This is originally a book in English with the title of “Just Like a Baby.”

In Japanese, it is called “Akachan no Yurikago.”  (“Baby’s Cradle”)




Deep in midst of winter, a cradle is built and painted for the new baby.  The entire family is waiting expectantly and finally she arrives….crying until she is placed in her cradle.

I find myself wondering why THIS of all books was chosen. It shows a foreign family (based on hair color, and also that this is not a Japanese book in its original form), but I think what Japanese people like about it is that it shows not only the parents, but also the grandparents (on one side of the family, anyway.)

Even though many families no longer live with the paternal grandparents, it’s a long tradition here in Japan to do so.  A family here is thought of as:  Paternal grandfather, paternal grandmother, father, mother, children.  (And any paternal great-grandparents, if still alive.)

As an American, this is strange to me.  As a wife…, I don’t want to live with my husband’s parents.

I know Americans often think of Chinese people who give away their daughters to be adopted as so very callous, and while I could never condone that, part of me understands the importance of a son after having lived in Japan for twenty years.  (And China is far more traditional than Japan.)  I don’t think that sons are more important actually, but when one knows that a daughter LEAVES THE FAMILY and is NO LONGER A PART OF HER FAMILY once she gets married and she ENTERS A NEW FAMILY and BECOMES A PART OF THAT NEW FAMILY….it’s all very sad to me.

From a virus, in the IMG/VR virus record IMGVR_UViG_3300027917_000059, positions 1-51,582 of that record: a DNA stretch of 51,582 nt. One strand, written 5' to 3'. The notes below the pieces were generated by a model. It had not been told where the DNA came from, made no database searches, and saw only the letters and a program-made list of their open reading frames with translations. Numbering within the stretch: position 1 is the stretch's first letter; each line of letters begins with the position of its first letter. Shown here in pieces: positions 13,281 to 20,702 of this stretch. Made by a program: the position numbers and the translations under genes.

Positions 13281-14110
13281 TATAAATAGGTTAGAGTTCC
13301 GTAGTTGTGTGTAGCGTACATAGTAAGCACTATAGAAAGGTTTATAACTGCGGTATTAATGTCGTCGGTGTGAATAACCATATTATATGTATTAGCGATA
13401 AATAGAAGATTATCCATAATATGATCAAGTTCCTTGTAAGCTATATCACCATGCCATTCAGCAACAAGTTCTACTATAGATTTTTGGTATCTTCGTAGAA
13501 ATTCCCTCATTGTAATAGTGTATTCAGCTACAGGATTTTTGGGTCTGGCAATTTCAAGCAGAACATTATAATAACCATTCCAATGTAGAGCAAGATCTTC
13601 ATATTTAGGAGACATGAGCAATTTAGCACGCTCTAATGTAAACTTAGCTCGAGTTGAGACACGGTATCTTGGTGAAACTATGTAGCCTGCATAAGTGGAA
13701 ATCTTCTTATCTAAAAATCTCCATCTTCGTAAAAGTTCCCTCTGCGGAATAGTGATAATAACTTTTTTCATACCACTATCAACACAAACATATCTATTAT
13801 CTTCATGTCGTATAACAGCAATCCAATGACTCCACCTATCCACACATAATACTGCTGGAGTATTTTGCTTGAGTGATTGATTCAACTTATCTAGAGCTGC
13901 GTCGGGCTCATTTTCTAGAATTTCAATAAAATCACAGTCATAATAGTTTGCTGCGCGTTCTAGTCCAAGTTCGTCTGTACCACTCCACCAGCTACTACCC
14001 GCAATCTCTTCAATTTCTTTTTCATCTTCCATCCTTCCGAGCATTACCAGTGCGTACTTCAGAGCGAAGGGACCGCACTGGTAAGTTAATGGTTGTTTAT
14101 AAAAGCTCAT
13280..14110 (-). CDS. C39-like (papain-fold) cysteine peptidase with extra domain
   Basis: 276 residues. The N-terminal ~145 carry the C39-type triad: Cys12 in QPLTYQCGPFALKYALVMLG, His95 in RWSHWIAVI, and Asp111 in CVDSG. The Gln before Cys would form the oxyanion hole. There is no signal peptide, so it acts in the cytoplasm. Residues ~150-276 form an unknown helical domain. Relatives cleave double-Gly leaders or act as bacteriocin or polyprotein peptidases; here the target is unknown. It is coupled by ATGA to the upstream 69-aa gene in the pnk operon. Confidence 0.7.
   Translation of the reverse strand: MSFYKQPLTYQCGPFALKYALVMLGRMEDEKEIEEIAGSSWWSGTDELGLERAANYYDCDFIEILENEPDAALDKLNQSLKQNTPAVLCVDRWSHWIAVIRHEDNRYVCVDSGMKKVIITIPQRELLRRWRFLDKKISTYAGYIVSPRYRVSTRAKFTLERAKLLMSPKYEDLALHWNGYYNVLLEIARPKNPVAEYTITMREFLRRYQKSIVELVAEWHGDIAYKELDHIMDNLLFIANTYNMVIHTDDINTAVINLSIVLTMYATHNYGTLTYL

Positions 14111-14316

Japanese people are not as traditional as they once were and times have changed.  I really don’t think sons are valued more than daughters here at all.  (Well, not by most people.)

By the way………I don’t actually know that the baby in the book is a girl.  There are no pronouns for the baby in the entire text.  The Japanese languages has pronouns, but it doesn’t really need them.  So I was just guessing that it’s a girl, but don’t really know for sure.

The English version is here.

The Japanese version is here.